The fact that all major Web browsers now support Web fonts is of course a great step forward for typography on the Web. However, not all Web browsers support the ability to use advanced typographic features that are part of OpenType fonts, such as standard and discretionary ligatures, contextual alternates, small caps, fractions, swashes and more. For this reason, it is important to know that OpenType font support is different from OpenType feature support.
OpenType fonts are supported by wrapping them into a WOFF container, or sometimes directly without the WOFF container.
The following example demonstrates text with and without standard ligatures.
The next example uses discretionary ligatures on the common ‘st’ letter combination.
The text strings and character codes in the HTML stay the same no matter what OpenType features are used or not used. Instead, these features are simply controlled with the style, typically from the CSS file .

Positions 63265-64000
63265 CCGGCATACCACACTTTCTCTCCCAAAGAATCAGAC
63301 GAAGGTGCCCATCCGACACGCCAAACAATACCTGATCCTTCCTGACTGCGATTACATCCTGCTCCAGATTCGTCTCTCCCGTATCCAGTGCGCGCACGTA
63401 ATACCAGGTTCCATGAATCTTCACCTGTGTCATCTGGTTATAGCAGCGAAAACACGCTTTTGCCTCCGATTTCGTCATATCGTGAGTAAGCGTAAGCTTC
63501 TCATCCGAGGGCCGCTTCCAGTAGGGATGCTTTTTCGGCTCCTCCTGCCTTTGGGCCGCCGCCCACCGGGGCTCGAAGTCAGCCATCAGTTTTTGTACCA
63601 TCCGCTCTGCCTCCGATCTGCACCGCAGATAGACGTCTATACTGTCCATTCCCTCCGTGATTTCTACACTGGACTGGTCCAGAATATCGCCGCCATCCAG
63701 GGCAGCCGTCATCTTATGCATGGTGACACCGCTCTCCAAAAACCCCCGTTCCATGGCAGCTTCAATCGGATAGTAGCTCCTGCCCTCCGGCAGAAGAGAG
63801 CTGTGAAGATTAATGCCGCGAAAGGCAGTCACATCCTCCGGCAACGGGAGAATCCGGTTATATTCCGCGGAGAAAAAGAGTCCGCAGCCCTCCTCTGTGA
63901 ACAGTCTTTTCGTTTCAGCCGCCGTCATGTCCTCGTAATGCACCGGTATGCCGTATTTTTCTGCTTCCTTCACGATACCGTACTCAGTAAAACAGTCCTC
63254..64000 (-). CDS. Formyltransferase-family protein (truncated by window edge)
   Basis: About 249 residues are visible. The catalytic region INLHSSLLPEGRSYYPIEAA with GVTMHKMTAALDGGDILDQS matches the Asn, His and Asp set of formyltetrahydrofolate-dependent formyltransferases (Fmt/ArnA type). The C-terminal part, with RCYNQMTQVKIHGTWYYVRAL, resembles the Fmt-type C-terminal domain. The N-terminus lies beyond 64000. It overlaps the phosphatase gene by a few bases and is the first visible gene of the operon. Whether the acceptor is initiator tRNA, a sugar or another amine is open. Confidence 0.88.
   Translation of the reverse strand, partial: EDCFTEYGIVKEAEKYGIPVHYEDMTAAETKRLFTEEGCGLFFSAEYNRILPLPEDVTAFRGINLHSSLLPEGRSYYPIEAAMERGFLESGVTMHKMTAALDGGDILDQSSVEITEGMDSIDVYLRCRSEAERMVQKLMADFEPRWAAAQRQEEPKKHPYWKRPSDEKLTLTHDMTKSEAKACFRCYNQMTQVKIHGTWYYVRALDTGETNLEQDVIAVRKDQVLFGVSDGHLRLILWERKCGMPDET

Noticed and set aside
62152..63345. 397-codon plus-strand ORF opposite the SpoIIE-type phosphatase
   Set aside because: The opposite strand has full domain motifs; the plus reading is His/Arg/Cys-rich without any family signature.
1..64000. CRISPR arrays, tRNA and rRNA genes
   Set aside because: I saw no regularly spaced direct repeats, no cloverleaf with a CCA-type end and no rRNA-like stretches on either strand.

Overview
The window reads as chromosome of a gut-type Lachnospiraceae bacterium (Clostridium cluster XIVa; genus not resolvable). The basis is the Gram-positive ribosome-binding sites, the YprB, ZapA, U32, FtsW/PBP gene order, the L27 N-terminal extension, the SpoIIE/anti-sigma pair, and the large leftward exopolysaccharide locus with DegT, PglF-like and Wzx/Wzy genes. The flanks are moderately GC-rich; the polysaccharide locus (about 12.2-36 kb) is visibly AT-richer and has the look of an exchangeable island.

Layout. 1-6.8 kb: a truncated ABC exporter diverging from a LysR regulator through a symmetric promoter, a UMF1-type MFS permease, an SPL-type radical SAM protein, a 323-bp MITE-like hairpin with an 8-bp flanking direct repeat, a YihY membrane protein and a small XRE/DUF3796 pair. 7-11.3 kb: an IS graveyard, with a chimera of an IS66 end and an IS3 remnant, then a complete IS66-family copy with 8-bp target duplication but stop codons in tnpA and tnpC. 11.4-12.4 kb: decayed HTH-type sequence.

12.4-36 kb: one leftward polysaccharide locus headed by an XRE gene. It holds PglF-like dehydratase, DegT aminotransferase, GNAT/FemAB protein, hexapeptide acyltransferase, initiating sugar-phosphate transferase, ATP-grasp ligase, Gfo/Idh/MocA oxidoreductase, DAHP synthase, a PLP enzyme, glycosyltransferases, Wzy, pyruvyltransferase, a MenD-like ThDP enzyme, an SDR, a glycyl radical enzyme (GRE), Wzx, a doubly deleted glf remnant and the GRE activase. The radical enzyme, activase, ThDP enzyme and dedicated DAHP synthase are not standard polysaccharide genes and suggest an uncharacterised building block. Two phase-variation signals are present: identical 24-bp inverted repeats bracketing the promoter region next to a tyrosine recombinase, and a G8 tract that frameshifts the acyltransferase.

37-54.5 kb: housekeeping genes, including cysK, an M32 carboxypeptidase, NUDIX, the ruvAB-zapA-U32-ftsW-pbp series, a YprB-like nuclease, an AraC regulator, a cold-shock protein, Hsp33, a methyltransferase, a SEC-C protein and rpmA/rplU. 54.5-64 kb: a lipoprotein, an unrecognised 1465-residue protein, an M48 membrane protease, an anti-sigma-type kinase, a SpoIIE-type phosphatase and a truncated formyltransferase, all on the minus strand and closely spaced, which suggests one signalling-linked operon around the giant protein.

Unfortunately, the support for OpenType substitution features is not yet broadly available in Web browsers. The good news is that nearly all of the most recent releases of browsers offer some level of support for OpenType features or are expected to add support soon. This means that Web browsers are moving in the right direction. However, as of now, good support is missing from the most commonly used browsers. Moreover, it takes years to flush out old browsers from the market. All this has prevented the wide use of these OpenType features on the Web, until now .
As a Web designer, you can simply use standard CSS techniques for controlling these OpenType features, while relying on our service to ensure the page renders beautifully and as intended no matter what browser the visitor is using.
To use this capability, sign in to your Fonts.com Web Fonts account and follow these steps
Check out this technology and start using OpenType features on the Web!